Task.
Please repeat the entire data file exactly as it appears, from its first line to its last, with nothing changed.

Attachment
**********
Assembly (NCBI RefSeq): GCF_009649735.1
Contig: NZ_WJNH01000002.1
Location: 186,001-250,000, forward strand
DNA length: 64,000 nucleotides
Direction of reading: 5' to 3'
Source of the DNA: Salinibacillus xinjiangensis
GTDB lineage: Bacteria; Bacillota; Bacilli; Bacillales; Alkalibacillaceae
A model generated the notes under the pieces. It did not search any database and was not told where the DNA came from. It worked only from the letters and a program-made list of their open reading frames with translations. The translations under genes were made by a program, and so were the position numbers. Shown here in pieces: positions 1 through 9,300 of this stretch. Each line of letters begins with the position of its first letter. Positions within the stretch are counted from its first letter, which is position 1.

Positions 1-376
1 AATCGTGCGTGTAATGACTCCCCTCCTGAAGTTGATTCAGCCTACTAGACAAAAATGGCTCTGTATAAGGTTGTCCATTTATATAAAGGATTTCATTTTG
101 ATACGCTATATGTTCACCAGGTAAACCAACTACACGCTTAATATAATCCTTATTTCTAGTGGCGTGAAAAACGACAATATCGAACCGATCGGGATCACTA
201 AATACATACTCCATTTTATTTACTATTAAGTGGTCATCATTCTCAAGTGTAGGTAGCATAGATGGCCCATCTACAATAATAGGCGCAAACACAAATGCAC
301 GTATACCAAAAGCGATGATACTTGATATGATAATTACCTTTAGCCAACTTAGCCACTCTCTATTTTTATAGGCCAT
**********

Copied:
Assembly (NCBI RefSeq): GCF_009649735.1
Contig: NZ_WJNH01000002.1
Location: 186,001-250,000, forward strand
DNA length: 64,000 nucleotides
Direction of reading: 5' to 3'
Source of the DNA: Salinibacillus xinjiangensis
GTDB lineage: Bacteria; Bacillota; Bacilli; Bacillales; Alkalibacillaceae
A model generated the notes under the pieces. It did not search any database and was not told where the DNA came from. It worked only from the letters and a program-made list of their open reading frames with translations. The translations under genes were made by a program, and so were the position numbers. Shown here in pieces: positions 1 through 9,300 of this stretch. Each line of letters begins with the position of its first letter. Positions within the stretch are counted from its first letter, which is position 1.

Positions 1-376
1 AATCGTGCGTGTAATGACTCCCCTCCTGAAGTTGATTCAGCCTACTAGACAAAAATGGCTCTGTATAAGGTTGTCCATTTATATAAAGGATTTCATTTTG
101 ATACGCTATATGTTCACCAGGTAAACCAACTACACGCTTAATATAATCCTTATTTCTAGTGGCGTGAAAAACGACAATATCGAACCGATCGGGATCACTA
201 AATACATACTCCATTTTATTTACTATTAAGTGGTCATCATTCTCAAGTGTAGGTAGCATAGATGGCCCATCTACAATAATAGGCGCAAACACAAATGCAC
301 GTATACCAAAAGCGATGATACTTGATATGATAATTACCTTTAGCCAACTTAGCCACTCTCTATTTTTATAGGCCAT